Systemic sclerosis. A clinical overview

Adv Exp Med Biol. 1999;455:73-83.


Systemic Sclerosis (SSc) is a multisystem disease that affects the skin and internal organs (i.e., gastrointestinal tract, lung, heart, kidney and peripheral nervous system). In the early phase, lung involvement is characterized by interstitial inflammatory alterations that are detected by bronchoalveolar lavage analysis and high resolution computed tomography (ground glass). As the disease progresses, fibrotic changes become evident and the diffusing capacity for carbon monoxide (DLCO) is impaired. Cardiac involvement in SSc can be manifested as myocardial disease, pericardial disease, conduction system disease, or arrhythmias. Cardiac involvement is a poor prognostic factor, but the diagnosis may be late or missing because of the frequent discrepancy between clinical manifestations and the real cardiac involvement. For this reason, resort to all the available diagnostic procedures is recommended to achieve an early diagnosis. The motility disorders are a major feature of gastrointestinal involvement in SSc, striking any part of this system (especially esophagus and anorectal region). Kidney involvement and scleroderma renal crisis are now considered rare because of the introduction of ACE inhibitors. Some patients may develop myositis or erosive arthropathy that complicate enormously the joint retraction induced by skin fibrosis. The peripheral nervous system (PNS) is also targeted by SSc: a distal mononeuropathy of the median nerve is a frequent and early feature; autonomic nerve dysfunction (parasympathetic impairment and marked sympathetic overactivity) seems to be a fundamental etiologic factor linked to the development of microvascular, cardiac and gastrointestinal alterations. The whole approach to the SSc patient is very complex and must consider, at the same time, many organs and systems. Thus, a global vision of SSc patient is needed in order to assure an early diagnosis of specific organ involvement as well as early treatment. Systemic Sclerosis (SSc) is a multisystem disease, that affects the skin, the gastrointestinal tract, the lung, the heart and the kidney. The extent and severity of internal organ involvement are the more important factors influencing the disease outcome and prognosis in SSc. In recent years, it has become evident that early diagnosis and accurate staging of visceral involvement are fundamental for appropriate management and therapeutic approach to the disease. Diagnostic procedures for specific organ and system involvement are now more sensitive because of the continuous technological improvement and, mostly, because they take advantage of the studies carried out in other diseases by other medical branches. This review will consider briefly the most frequent and important organ involvement in SSc.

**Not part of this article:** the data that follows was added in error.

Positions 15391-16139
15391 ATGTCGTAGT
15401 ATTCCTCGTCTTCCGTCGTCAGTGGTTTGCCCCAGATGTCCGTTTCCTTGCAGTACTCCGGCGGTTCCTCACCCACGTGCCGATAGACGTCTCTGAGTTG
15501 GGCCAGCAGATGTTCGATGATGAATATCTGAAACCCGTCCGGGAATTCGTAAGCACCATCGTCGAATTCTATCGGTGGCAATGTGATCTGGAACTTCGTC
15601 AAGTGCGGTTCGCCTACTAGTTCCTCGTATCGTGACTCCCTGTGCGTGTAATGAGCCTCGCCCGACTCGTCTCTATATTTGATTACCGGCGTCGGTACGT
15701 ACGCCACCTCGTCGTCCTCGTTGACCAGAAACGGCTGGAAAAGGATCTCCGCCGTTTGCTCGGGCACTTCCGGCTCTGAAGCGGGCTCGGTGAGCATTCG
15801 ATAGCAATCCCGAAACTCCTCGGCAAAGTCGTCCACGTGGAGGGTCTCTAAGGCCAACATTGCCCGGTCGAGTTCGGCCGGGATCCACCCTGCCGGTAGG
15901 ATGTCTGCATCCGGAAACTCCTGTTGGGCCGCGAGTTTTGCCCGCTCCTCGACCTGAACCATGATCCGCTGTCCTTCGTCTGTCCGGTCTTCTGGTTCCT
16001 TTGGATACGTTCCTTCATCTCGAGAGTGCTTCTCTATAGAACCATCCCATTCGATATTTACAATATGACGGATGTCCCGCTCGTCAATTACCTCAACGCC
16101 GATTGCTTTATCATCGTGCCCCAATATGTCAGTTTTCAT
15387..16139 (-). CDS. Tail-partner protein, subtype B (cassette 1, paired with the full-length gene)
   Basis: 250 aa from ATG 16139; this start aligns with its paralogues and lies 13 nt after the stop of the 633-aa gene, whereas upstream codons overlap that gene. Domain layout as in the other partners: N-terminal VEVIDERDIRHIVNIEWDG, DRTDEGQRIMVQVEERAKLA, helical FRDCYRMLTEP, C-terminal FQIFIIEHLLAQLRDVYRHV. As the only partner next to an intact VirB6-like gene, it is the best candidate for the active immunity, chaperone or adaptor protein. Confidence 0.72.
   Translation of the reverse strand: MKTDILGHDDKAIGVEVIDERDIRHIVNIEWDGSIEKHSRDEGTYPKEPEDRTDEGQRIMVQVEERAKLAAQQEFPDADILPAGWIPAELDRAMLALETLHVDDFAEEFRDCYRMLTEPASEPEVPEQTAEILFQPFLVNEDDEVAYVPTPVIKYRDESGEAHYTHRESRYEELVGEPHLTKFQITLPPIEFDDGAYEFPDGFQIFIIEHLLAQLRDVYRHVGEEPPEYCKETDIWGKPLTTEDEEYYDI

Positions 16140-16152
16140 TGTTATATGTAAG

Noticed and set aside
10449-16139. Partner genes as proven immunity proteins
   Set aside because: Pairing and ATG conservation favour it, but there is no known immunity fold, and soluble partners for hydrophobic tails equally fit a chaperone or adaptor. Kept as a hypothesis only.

Publication types

  • Review

MeSH terms

  • Gastrointestinal Diseases / physiopathology
  • Heart Diseases / physiopathology
  • Humans
  • Kidney Diseases / physiopathology
  • Lung Diseases / physiopathology
  • Musculoskeletal Diseases / physiopathology
  • Nervous System Diseases / physiopathology
  • Scleroderma, Systemic / physiopathology*